I believe there are many ways to speak. We all have a choice to use or not use our voices. To engage or to keep to ourselves. When I teach writing workshops with young people, we talk about our artistic voices. We talk about how what we create is a way of speaking up for what we believe. We talk about our everyday voices, how we can be kind with our words, how we can use our words to bring comfort to someone. I push my students to read widely, to take in stories they relate to and don’t relate to. I encourage my students to write their world. As it is, as it can be. I invite students to speak their truths.

    Together, we explore the relationship between reading, writing, and speaking. Together we hold space for each other—we fortify each other, and ourselves.

    Renée Watson is a New York Times best-selling, Newbery Honor,
    and Corett a Scott King Award–winning author. Her most recent books include

    Watch Us Rise, coauthored with Ellen Hagan, and Some Places More Than Others
    (Bloomsbury), due in September.
     
    This article originally appeared in the open access July/August issue of Literacy Today, ILA’s member magazine.

    Renée Watson will take the stage during the ILA General Session on Friday, Oct. 11.
    For more information, visit ilaconference.org.
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    Chelsea Clinton: In Her Own Words

    By Lara Deloza
     | Jul 25, 2019
    LT371_clinton_ldThe United States may have met Chelsea Clinton when she was a seventh grader in 1992, but now she’s a New York Times best-selling author, a literacy advocate and, as of the summer of 2019, a mother of two with a third child on the way. She spends her time empowering young readers—and older readers, too—and she doesn’t think twice about taking on bullies both on and off social media.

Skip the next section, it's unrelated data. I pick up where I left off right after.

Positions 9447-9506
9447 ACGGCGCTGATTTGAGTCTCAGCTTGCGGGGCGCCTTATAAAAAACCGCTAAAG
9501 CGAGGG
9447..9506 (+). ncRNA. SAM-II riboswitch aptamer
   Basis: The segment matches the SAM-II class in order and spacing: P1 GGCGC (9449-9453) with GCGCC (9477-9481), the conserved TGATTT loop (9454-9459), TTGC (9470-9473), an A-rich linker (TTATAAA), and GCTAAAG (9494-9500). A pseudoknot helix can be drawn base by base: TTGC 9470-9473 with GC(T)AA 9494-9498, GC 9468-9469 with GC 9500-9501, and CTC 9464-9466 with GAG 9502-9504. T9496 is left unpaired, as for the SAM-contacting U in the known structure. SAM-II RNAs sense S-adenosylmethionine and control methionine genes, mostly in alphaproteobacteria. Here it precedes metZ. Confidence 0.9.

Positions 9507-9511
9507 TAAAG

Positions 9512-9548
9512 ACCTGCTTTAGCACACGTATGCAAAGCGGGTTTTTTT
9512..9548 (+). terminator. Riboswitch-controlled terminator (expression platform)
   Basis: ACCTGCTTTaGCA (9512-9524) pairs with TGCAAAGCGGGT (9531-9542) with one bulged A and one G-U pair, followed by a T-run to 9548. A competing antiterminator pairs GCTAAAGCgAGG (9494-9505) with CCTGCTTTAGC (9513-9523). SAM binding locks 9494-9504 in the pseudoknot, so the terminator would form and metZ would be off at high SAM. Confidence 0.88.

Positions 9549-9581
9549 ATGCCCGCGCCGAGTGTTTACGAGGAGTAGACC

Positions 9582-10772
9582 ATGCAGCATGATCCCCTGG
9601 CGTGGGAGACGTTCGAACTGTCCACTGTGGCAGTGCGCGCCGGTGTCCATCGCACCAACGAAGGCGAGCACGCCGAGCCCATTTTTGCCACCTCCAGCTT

Her books speak to the issues she feels most passionately about—female empowerment, kindness, equality, global health, the environment, and endangered species. She hopes her newest book, Don’t Let Them Disappear (Penguin), will show kids the difference they can make in the world no matter how young they are. She has been traveling the country talking to kids about how they can be changemakers and turn their passions into action.

    All those reasons (and more) are why we’re so thrilled to have Chelsea Clinton speak at the International Literacy Association (ILA) 2019 Conference. Her inspirational work not only speaks to creating a culture of literacy, but also helps drive the change needed to get there on a global level. But don’t just take our word for it—take hers.

    On her connection to NOLA

    “Last summer, I had the opportunity to visit New Orleans, where we launched a new partnership between Children’s Hospital New Orleans and the Clinton Foundation’s Too Small to Fail initiative to engage pediatricians, physicians, and medical staff to help raise awareness among parents, grandparents, and caregivers about the importance of early learning and brain development.

    “Through this work, every baby born at Touro and West Jefferson Family Birth Place, LCMC Health partners, now leaves with a children’s board book, a onesie with bright graphics, and a booklet reminding parents of how important their role is in their baby’s brain development when they talk, read, and sing with them from birth.”

    On a child’s first teachers

    “Reading and talking to kids shouldn’t be a luxury. We need to support all parents so they have time to invest in their kids and access to books to read together.”

    On starting off strong

    “Research shows that almost 60% of children come to kindergarten unprepared, lagging behind in early language and literacy skills. They are then more likely to fall further behind in school every year after that, less likely to go to college, and less likely to get the job of their dreams or earn an income that their work ultimately deserves.